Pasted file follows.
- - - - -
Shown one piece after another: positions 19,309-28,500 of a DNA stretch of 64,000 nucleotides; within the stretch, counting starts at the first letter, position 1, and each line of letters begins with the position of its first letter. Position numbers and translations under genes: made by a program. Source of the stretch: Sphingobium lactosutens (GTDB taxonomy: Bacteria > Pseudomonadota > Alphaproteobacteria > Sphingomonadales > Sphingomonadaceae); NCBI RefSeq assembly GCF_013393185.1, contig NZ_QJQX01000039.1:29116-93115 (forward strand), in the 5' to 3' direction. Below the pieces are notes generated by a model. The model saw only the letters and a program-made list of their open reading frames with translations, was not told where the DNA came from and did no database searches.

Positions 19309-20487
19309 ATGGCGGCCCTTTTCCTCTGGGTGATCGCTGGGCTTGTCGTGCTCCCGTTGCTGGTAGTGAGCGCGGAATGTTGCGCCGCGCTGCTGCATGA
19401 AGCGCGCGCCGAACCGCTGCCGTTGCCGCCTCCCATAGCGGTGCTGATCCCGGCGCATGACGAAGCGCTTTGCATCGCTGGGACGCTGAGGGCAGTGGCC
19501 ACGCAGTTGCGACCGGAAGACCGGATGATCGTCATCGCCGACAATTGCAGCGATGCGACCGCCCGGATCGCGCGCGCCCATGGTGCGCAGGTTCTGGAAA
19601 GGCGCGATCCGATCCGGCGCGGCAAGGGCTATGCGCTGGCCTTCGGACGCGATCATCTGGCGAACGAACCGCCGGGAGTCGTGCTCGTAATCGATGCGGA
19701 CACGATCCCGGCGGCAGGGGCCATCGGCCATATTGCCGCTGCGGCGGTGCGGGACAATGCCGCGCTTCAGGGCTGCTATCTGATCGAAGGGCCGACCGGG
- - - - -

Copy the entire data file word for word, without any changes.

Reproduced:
Shown one piece after another: positions 19,309-28,500 of a DNA stretch of 64,000 nucleotides; within the stretch, counting starts at the first letter, position 1, and each line of letters begins with the position of its first letter. Position numbers and translations under genes: made by a program. Source of the stretch: Sphingobium lactosutens (GTDB taxonomy: Bacteria > Pseudomonadota > Alphaproteobacteria > Sphingomonadales > Sphingomonadaceae); NCBI RefSeq assembly GCF_013393185.1, contig NZ_QJQX01000039.1:29116-93115 (forward strand), in the 5' to 3' direction. Below the pieces are notes generated by a model. The model saw only the letters and a program-made list of their open reading frames with translations, was not told where the DNA came from and did no database searches.

Positions 19309-20487
19309 ATGGCGGCCCTTTTCCTCTGGGTGATCGCTGGGCTTGTCGTGCTCCCGTTGCTGGTAGTGAGCGCGGAATGTTGCGCCGCGCTGCTGCATGA
19401 AGCGCGCGCCGAACCGCTGCCGTTGCCGCCTCCCATAGCGGTGCTGATCCCGGCGCATGACGAAGCGCTTTGCATCGCTGGGACGCTGAGGGCAGTGGCC
19501 ACGCAGTTGCGACCGGAAGACCGGATGATCGTCATCGCCGACAATTGCAGCGATGCGACCGCCCGGATCGCGCGCGCCCATGGTGCGCAGGTTCTGGAAA
19601 GGCGCGATCCGATCCGGCGCGGCAAGGGCTATGCGCTGGCCTTCGGACGCGATCATCTGGCGAACGAACCGCCGGGAGTCGTGCTCGTAATCGATGCGGA
19701 CACGATCCCGGCGGCAGGGGCCATCGGCCATATTGCCGCTGCGGCGGTGCGGGACAATGCCGCGCTTCAGGGCTGCTATCTGATCGAAGGGCCGACCGGG